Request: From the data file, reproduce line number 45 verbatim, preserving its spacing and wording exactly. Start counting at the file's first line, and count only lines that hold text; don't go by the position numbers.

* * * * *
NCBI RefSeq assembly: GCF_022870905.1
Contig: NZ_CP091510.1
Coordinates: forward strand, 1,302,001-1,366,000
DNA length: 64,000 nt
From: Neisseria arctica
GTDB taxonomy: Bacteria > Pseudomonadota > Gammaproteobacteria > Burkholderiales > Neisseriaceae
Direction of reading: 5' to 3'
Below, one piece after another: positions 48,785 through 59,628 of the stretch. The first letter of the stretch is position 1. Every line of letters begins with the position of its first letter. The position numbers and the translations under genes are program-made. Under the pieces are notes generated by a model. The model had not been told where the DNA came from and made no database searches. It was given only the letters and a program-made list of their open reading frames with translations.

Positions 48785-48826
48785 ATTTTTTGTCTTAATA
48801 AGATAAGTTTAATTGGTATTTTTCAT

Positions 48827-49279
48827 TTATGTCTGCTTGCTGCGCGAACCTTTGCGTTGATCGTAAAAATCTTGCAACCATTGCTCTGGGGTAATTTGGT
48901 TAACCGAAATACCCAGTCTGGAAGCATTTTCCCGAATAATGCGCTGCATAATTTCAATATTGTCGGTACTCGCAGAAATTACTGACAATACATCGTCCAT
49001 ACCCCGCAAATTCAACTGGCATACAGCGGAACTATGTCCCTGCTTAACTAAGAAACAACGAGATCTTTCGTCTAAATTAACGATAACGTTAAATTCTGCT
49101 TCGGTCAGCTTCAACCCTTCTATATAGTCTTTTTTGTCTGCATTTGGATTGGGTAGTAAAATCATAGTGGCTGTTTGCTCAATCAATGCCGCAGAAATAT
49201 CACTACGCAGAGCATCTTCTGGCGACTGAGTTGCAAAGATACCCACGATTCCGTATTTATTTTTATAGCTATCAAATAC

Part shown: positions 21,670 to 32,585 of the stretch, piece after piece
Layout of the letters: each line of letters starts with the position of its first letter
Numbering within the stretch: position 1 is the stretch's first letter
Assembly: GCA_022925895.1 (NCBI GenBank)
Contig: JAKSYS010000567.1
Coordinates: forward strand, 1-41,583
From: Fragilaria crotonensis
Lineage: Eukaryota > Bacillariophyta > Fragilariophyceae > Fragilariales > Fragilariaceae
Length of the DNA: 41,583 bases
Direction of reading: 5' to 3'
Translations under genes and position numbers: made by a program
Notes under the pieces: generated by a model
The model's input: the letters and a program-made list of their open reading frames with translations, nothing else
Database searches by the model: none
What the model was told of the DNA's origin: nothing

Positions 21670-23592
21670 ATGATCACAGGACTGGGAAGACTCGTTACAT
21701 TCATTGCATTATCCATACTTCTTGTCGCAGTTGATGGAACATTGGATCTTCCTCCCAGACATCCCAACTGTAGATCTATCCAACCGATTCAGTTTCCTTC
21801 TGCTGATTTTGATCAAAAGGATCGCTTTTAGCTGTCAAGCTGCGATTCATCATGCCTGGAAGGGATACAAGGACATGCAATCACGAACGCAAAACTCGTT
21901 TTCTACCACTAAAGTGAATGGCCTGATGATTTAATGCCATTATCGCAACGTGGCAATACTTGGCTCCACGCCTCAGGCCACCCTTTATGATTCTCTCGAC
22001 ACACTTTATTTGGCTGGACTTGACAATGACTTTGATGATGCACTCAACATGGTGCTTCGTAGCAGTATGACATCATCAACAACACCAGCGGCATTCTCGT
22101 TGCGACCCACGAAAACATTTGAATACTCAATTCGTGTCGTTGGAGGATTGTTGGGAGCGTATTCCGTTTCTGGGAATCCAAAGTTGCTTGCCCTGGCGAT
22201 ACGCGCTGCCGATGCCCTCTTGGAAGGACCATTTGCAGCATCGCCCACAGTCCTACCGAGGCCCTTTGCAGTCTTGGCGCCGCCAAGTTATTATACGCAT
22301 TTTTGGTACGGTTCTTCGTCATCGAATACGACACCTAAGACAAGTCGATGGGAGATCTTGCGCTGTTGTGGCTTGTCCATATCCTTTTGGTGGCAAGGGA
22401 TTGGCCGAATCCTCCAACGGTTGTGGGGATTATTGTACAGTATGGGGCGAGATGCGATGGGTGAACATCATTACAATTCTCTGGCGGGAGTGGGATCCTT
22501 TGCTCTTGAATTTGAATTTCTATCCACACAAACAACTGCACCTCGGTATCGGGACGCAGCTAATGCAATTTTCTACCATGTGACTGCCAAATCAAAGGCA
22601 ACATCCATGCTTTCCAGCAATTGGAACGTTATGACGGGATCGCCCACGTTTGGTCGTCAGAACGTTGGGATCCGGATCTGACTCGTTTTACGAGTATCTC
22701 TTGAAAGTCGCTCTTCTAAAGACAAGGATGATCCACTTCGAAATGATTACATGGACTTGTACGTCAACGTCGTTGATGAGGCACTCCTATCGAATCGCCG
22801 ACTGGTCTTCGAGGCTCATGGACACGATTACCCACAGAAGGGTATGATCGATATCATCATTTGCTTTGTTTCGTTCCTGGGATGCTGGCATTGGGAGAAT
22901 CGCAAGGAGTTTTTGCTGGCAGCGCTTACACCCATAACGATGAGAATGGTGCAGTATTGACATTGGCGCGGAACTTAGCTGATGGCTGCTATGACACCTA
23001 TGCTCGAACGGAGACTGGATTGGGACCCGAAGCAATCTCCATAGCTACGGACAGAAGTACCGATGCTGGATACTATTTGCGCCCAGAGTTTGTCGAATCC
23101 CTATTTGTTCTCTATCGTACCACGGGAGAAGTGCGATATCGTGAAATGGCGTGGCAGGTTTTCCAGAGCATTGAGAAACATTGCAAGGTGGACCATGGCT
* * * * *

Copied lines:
22701 TTGAAAGTCGCTCTTCTAAAGACAAGGATGATCCACTTCGAAATGATTACATGGACTTGTACGTCAACGTCGTTGATGAGGCACTCCTATCGAATCGCCG